The larger question is whether the run up in oil prices is a result of a speculative bubble, or whether it is the result of demand having outrun the available supply (peak oil).

    If it is a bubble, then money going into futures speculation will by definition increase its size….up until the point enough people cash in their margin to take the bottom out of it. See the great 17th century Tulip mania results for instruction.

    If it is prices reflecting demand outrunning supply additions (peak oil) then it will take some time for still rising global demand to drop below the ever declining supply.

    Or…it could be some of both. Increasing speculation based on expectations that peak oil is here.

    Like the Chinese curse…we appear to be living in interesting times. Think I’ll go for a bike ride.

    • Crawdude

      I believe its a combo. of many things: Lack of refining capacity, even if we have more oil, we can’t process it any faster. Speculation, though a smaller player.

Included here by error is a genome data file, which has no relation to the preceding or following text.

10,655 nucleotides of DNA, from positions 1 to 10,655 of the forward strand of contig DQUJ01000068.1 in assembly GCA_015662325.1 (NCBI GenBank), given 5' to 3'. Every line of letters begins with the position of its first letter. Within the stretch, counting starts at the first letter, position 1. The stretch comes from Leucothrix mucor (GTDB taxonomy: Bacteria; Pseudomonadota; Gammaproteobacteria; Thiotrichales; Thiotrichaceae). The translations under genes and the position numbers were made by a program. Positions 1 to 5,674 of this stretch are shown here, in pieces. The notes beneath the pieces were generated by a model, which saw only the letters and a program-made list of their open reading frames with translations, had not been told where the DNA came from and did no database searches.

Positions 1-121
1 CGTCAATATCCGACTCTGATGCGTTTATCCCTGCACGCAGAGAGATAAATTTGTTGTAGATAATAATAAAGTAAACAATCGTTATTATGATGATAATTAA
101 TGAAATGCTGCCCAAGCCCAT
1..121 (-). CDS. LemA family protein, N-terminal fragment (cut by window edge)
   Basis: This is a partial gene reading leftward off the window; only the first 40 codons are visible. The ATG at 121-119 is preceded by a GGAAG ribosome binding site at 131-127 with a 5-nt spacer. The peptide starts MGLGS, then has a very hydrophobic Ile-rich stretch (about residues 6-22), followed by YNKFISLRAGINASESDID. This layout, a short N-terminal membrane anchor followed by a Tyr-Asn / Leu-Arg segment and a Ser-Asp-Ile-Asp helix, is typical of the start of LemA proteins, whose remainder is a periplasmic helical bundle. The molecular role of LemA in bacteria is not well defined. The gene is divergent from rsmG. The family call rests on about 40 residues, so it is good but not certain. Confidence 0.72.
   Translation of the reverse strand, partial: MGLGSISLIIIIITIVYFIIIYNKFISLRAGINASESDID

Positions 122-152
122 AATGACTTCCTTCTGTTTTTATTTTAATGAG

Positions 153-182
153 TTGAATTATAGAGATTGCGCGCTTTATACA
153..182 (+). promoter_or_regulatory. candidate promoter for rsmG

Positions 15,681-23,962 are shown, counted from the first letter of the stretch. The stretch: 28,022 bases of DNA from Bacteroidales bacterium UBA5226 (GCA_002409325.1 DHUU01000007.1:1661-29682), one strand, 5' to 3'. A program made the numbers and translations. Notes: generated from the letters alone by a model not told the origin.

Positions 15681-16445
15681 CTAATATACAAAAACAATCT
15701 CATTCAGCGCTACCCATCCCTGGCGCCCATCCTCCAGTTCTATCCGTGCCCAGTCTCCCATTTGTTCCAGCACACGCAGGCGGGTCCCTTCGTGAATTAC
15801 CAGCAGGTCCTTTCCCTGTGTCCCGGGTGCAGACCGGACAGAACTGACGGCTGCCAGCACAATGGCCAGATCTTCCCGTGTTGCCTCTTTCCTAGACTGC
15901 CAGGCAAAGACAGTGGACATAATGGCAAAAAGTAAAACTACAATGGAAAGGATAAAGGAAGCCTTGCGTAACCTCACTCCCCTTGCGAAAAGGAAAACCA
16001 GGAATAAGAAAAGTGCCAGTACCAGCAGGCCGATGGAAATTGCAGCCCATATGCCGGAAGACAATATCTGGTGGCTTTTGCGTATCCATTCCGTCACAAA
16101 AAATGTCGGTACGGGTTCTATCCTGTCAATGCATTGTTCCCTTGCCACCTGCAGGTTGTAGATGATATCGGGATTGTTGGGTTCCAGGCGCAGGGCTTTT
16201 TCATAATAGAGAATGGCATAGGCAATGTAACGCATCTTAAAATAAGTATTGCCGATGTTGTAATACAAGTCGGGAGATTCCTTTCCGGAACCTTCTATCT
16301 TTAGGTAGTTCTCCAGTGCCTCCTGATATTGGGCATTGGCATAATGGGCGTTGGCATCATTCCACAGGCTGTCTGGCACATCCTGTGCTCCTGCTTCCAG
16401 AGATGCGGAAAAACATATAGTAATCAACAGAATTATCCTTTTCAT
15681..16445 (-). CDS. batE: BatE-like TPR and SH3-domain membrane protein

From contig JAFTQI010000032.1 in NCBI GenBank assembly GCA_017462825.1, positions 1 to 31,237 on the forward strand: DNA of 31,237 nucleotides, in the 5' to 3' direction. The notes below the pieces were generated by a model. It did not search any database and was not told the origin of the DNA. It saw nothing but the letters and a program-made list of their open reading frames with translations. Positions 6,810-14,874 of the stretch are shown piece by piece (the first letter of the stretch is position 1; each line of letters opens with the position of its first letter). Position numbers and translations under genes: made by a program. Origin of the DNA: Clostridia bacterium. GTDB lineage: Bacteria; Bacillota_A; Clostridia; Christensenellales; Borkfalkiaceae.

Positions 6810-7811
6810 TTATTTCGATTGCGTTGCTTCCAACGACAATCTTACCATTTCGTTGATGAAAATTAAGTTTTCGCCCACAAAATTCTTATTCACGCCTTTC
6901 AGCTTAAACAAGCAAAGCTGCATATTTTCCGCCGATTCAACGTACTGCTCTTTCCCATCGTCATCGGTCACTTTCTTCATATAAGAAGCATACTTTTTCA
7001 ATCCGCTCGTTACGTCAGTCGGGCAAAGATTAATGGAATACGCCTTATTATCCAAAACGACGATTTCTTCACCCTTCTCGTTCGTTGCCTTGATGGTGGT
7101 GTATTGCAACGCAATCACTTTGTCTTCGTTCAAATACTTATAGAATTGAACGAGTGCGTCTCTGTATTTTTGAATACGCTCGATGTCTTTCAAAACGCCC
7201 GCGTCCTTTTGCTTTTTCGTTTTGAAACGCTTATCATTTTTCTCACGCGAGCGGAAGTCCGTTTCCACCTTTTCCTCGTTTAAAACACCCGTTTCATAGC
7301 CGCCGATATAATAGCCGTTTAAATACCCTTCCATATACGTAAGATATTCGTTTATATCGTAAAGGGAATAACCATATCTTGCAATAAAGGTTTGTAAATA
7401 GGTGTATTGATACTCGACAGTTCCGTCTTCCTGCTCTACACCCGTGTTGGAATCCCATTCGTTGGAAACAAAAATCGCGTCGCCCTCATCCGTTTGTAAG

I don’t believe we have hit peak oil, OPEC still regulates the output of it members, S.A. stated yesterday that it would / could increase production if asked.

      The pressure some of the developing nations are putting on existing supplies are helping to drive up the cost.

      Exploration, drilling in known reserve areas, increasing the CAFE , finding alternative energy sources and conservation are all keys to equalizing energy cost increases.

      Unfortunately, all sides are working against each other instead of with each other, a recipe for disaster I think.

  • Bob Clark

    Speculative activity is a symptom of demand and supply inbalances. Politicians, particularly democratic politicians, want to treat the symptom and not the underlying demand and supply balance. Currently, not only does fuel efficiency need to be encouraged but supply is also needing enhancement.